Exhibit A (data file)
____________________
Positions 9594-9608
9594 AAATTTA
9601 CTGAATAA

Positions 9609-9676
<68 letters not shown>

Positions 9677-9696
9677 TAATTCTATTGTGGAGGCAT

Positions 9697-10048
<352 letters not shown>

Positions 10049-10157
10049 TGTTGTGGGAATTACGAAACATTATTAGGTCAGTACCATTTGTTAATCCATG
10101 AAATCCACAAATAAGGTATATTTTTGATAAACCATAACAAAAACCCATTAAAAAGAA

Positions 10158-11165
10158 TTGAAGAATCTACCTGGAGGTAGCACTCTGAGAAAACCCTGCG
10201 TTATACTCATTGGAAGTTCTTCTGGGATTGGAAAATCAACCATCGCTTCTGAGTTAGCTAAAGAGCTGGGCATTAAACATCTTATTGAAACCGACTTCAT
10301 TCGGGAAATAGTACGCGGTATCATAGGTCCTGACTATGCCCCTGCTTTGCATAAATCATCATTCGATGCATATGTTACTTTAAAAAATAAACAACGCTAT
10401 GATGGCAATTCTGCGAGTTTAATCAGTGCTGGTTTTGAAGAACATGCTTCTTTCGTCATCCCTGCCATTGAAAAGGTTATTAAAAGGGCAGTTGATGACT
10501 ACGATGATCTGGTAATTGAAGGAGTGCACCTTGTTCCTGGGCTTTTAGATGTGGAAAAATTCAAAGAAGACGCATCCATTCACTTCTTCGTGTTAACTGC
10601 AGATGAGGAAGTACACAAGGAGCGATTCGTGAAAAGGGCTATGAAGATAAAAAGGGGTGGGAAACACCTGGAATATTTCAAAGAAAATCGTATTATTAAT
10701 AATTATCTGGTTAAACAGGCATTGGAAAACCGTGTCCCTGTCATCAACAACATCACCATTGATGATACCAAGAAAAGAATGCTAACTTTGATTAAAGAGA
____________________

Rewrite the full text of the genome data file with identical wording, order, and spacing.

Positions 9594-9608
9594 AAATTTA
9601 CTGAATAA

Positions 9609-9676
<68 letters not shown>

Positions 9677-9696
9677 TAATTCTATTGTGGAGGCAT

Positions 9697-10048
<352 letters not shown>

Positions 10049-10157
10049 TGTTGTGGGAATTACGAAACATTATTAGGTCAGTACCATTTGTTAATCCATG
10101 AAATCCACAAATAAGGTATATTTTTGATAAACCATAACAAAAACCCATTAAAAAGAA

Positions 10158-11165
10158 TTGAAGAATCTACCTGGAGGTAGCACTCTGAGAAAACCCTGCG
10201 TTATACTCATTGGAAGTTCTTCTGGGATTGGAAAATCAACCATCGCTTCTGAGTTAGCTAAAGAGCTGGGCATTAAACATCTTATTGAAACCGACTTCAT
10301 TCGGGAAATAGTACGCGGTATCATAGGTCCTGACTATGCCCCTGCTTTGCATAAATCATCATTCGATGCATATGTTACTTTAAAAAATAAACAACGCTAT
10401 GATGGCAATTCTGCGAGTTTAATCAGTGCTGGTTTTGAAGAACATGCTTCTTTCGTCATCCCTGCCATTGAAAAGGTTATTAAAAGGGCAGTTGATGACT
10501 ACGATGATCTGGTAATTGAAGGAGTGCACCTTGTTCCTGGGCTTTTAGATGTGGAAAAATTCAAAGAAGACGCATCCATTCACTTCTTCGTGTTAACTGC
10601 AGATGAGGAAGTACACAAGGAGCGATTCGTGAAAAGGGCTATGAAGATAAAAAGGGGTGGGAAACACCTGGAATATTTCAAAGAAAATCGTATTATTAAT
10701 AATTATCTGGTTAAACAGGCATTGGAAAACCGTGTCCCTGTCATCAACAACATCACCATTGATGATACCAAGAAAAGAATGCTAACTTTGATTAAAGAGA